Half a croissant, on a plate, with a sign in front of it saying '50c'
h a l f b a k e r y
Ceci n'est pas une idée.

idea: add, search, annotate, link, view, overview, recent, by name, random

meta: news, help, about, links, report a problem

account: browse anonymously, or get an account and write.

user:
pass:
register,


                       

The Sport Of King Edwards

Prepare chips by hitting spuds with a tennis racket
  (+2)
(+2)
  [vote for,
against]

This is another idea of mine which has been bubbling under since the 1970s and the first time I saw a deep fat fryer.

The holes in tennis rackets can be very similar in shape and size to the form of what we over here call potato chips and to a lesser extent what you over there call French fries. However, we generally either buy chips in chippies or supermarkets or laboriously slice them from potatoes. At this point I can just about hear the laughter of metallic aliens with dalek-like voices.

We already have an almost perfectly good method of preparing chips available to us in the form of a tennis ball launcher and racket. Since this is British cuisine, I envisage this taking place in a real tennis court as opposed to those Wimbledon thingies.

First, sharpen your racket. This racket is stringed with cheese wire and is exceedingly sharp and tough, possibly made of tantalum carbide. Second, put on your tennis whites, which in fact bear a resemblance to surgical scrubs for reasons which will become clear. Third, load up your tennis ball launcher with spuds. Fourth, set off said tennis ball launcher. As it pings potatoes towards you, parry the tubers by means of your razor-sharp racket, thereby reducing them to chips. When you have sufficient chips, vacate the court, whose floor is a hot plate, gradually increasing in temperature as you play. Finally a series of gunwales around the skirting boards opens up, spewing forth cooking oil and the entire chip-covered floor precedes to act as a deep-fat fryer, producing sufficient chips for a post-game meal. Fish out and serve, wrapped in newspaper naturally.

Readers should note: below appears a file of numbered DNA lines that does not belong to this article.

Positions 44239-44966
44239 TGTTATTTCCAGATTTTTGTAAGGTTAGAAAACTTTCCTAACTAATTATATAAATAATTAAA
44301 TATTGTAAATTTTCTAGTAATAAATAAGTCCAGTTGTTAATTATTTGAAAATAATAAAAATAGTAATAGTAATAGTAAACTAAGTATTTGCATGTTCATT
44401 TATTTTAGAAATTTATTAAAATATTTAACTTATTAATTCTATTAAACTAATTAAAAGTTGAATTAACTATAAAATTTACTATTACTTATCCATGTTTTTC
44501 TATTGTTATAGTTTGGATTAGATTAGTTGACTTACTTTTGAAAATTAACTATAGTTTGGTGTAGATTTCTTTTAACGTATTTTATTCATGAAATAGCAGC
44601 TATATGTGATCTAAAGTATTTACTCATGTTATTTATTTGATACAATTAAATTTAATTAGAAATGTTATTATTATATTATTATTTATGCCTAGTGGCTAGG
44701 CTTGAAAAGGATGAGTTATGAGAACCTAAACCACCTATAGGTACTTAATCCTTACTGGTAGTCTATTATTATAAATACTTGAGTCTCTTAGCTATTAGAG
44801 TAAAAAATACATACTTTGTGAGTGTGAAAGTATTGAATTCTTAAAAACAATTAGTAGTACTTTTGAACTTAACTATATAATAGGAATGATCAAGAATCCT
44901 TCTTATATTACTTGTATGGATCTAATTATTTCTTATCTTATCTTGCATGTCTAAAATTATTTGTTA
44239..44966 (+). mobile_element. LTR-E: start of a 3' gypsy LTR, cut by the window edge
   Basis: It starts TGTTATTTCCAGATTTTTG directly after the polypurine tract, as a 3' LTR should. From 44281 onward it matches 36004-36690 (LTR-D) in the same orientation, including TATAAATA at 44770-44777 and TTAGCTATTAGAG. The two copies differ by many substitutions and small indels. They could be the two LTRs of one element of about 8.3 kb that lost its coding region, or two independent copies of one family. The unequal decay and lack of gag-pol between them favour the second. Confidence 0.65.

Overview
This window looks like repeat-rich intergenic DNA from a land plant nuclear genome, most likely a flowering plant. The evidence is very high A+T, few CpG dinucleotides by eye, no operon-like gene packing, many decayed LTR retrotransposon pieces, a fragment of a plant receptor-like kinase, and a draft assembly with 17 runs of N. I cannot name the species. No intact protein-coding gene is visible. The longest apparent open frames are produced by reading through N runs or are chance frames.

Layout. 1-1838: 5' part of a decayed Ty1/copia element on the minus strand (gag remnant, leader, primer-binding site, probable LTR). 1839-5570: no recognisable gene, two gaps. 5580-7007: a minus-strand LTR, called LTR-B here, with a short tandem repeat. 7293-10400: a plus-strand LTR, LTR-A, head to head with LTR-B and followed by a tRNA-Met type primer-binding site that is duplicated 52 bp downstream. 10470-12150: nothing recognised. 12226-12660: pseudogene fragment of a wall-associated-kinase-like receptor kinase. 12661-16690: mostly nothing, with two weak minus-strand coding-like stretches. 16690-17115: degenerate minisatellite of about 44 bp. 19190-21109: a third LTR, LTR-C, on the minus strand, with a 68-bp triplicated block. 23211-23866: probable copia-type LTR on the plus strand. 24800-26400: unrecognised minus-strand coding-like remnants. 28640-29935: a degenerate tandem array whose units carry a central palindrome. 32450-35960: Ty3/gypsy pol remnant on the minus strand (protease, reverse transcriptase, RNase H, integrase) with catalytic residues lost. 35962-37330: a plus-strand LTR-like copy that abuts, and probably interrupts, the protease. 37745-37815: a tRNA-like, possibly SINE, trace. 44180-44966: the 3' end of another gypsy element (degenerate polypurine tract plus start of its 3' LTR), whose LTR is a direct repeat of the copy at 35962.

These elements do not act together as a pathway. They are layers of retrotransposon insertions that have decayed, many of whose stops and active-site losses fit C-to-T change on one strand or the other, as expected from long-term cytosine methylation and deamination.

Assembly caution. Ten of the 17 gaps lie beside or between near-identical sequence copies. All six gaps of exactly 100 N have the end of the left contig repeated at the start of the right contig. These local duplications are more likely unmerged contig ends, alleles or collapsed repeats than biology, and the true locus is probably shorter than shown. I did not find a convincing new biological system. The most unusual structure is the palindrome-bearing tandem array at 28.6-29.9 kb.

nineteenthly, Mar 10 2017

Thought we had done this, turns out I misremembered Wall_20Masher
[calum, Mar 10 2017]

"French fry" slicers https://www.google....C&biw=1965&bih=1005
They are not all laborious to use. [Vernon, Mar 10 2017]

[link]






       // I can just about hear the laughter of metallic aliens with dalek-like voices. //   

       It's all right, we're laughing with you, not at you.   

       Honestly, we are. We really are.
8th of 7, Mar 10 2017
  

       Why did I not think of drainage? Okay, it has sluices and can drain.
nineteenthly, Mar 10 2017
  

       How tasty is newspaper ink?
RayfordSteele, Mar 10 2017
  

       If it's a Murdoch publication, oily, sour, bitter and poisonous.
8th of 7, Mar 10 2017
  

       [Grayure] says there should be chip boys and girls going round collecting them.
nineteenthly, Mar 10 2017
  

       I'm thinking more mashed potatoes here than chips as a result.
RayfordSteele, Mar 10 2017
  

       OR Firing potatoes through a stationary racket with compressed air gun into a deep fat fryer. A cloud of hot grease mushrooms up and falls on newspaper, customers, and tennis whites.   

       Good set up for hospital or detergent commercial.
popbottle, Mar 10 2017
  

       A quick calculation suggests that the terminal velocity of a large potato should be between 95.38 and 119.66 (recurring) MPH. This means that, given a dicing grid with sufficiently thin, sharp blades, it should be possible to produce chips using something not unlike a shot tower.   

       (Another quick calculation suggests that the terminal velocity of a ShitZu is marginally too low for this to work. However, some very very extensive experiments will be needed to confirm this.)
MaxwellBuchanan, Mar 10 2017
  

       But calories+exercise=less weight gain.
nineteenthly, Mar 11 2017
  
      
[annotate]
  


 

back: main index

business  computer  culture  fashion  food  halfbakery  home  other  product  public  science  sport  vehicle